The shake-up at the Pentagon continues after President Trump "terminated" Defense Secretary Mark Esper, replacing him with his counterterrorism chief, Christopher Miller, who was being read in on issues and operations.
Three other top Pentagon officials have been replaced with Trump loyalists who have pushed conspiracy theories and who are hawkish on Iran. There are concerns such personnel changes could mean a more aggressive stance toward Iran before the president leaves office in the next 2 1/2 months.
And such loyalists could possibly push for removing more or all troops from Afghanistan, Syria and Iraq, following through on Trump's campaign pledge to get the U.S. out of "endless wars."
Rep. Adam Smith, a Democrat who is chairman of the House Armed Services Committee, condemned the changes.
"It is hard to overstate just how dangerous high-level turnover at the Department of Defense is during a period of presidential transition," he said in a statement. "The top policy professional in the department resigning the day after the secretary of defense was fired could mark the beginning of a process of gutting the DoD."
Esper himself has raised the issue of Trump loyalists changing policy. In an interview with Military Times after the Nov. 3 election, referring to his expected firing, Esper said: "Who's going to come in behind me? It's going to be a real 'yes' man. And then God help us."
But even if policy changes are attempted, those civilian officials would still have to deal with top military leaders who could oppose or stall any abrupt policy moves.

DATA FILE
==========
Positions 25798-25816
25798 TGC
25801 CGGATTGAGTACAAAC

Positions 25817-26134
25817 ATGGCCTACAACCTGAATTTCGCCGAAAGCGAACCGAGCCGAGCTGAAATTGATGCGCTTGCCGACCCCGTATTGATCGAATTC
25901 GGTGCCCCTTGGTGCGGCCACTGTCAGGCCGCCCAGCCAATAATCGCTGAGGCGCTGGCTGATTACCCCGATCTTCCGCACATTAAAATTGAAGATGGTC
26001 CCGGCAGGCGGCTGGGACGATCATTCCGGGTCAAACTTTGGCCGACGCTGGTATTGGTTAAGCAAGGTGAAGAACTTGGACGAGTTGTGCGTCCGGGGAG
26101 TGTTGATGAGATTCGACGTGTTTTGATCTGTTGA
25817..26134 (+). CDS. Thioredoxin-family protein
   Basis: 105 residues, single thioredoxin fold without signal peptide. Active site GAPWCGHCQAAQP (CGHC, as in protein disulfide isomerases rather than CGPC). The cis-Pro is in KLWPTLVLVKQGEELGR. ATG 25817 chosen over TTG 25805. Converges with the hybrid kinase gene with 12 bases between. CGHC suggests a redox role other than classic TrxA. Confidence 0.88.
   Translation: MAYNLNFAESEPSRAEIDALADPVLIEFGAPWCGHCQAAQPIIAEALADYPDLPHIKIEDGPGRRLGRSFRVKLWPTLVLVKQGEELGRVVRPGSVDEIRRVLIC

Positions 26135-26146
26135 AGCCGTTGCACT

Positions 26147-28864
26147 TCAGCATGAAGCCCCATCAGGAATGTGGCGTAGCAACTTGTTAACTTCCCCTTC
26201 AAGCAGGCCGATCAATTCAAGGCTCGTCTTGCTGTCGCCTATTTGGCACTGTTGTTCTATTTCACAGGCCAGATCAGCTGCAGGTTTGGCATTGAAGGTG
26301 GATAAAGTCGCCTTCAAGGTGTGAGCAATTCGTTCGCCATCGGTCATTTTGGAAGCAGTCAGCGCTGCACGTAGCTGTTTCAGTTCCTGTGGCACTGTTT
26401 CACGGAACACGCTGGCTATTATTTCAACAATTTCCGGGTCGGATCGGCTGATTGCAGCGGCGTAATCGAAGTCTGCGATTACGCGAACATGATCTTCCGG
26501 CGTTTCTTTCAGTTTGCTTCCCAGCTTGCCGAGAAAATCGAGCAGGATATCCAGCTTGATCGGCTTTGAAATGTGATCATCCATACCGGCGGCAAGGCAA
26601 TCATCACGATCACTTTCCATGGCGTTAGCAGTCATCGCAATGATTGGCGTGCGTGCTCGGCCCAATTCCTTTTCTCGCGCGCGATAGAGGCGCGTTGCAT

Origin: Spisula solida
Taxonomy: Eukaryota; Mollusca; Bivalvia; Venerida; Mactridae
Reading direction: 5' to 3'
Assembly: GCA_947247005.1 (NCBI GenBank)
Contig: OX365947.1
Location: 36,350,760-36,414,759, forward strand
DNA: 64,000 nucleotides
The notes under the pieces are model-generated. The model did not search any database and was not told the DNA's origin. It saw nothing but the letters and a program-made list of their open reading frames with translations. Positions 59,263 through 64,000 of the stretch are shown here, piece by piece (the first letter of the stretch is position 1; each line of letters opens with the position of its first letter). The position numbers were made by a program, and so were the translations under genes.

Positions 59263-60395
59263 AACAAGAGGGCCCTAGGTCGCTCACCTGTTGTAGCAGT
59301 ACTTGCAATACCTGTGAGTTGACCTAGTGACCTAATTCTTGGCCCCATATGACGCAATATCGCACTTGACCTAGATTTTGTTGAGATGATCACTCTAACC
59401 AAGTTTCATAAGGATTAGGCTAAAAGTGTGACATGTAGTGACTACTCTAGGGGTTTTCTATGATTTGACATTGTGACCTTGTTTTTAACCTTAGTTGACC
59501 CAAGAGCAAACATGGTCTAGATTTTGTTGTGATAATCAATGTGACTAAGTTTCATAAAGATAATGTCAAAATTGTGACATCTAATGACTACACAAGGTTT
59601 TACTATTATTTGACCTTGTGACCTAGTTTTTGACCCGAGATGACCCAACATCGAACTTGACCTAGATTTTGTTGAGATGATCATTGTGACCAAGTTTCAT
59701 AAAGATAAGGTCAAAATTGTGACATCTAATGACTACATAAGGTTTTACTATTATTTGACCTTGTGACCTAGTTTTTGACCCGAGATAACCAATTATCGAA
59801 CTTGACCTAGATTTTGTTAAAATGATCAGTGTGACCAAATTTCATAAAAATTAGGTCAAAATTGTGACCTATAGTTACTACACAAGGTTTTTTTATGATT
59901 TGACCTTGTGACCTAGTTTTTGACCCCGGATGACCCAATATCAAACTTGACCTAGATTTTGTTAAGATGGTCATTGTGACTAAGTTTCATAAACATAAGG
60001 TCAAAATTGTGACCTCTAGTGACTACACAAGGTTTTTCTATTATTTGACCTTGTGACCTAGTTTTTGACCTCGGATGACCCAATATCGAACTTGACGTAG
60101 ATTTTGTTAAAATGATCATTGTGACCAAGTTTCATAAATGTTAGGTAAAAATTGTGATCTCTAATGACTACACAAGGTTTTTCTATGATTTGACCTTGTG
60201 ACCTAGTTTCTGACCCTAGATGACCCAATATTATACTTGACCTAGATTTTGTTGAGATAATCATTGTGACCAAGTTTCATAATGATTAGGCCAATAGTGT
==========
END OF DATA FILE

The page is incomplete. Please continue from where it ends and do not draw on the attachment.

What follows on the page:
The chairman of the Joint Chiefs, Army Gen. Mark Milley, already has clashed with Trump's national security adviser, Robert O'Brien, who announced there would be sharp reductions in U.S. troop levels in Afghanistan.
Milley, in an interview last month with NPR, dismissed such talk as "speculation." Together with Esper, Milley has opposed using active-duty troops to quell domestic unrest, something Trump suggested be done this past summer.
The three top positions that changed hands include chief of staff, undersecretary for policy and undersecretary of defense for intelligence and security.
Kash Patel, currently serving at the White House on the National Security Council, will take the chief of staff job. Patel worked as a staffer for Republican Rep. Devin Nunes and was reportedly involved in pushing the narrative that the Obama administration spied on the Trump campaign in 2016. In addition, he also made the case that the FBI and Justice Department acted improperly when investigating Trump. Multiple inquiries have failed to produce evidence supporting these claims.
Ezra Cohen-Watnick will be the Pentagon's new undersecretary for intelligence and security. Cohen-Watnick has reportedly favored using the U.S. intelligence community to undermine or oust Iran's government. When he was at the National Security Council, he clashed with then-national security adviser H.R. McMaster and was forced out.
Press reports said Cohen-Watnick invited Devin Nunes to the White House to review material that suggested the intelligence community was surveilling the Trump campaign in 2016. Those claims were never proven.
Meanwhile, Anthony Tata will take over the top policy job. Tata, a retired Army brigadier general, was nominated for the job over the summer, but that ended because of his Islamophobic tweets as well as some more bizarre statements, including calling former President Barack Obama a "terrorist leader."
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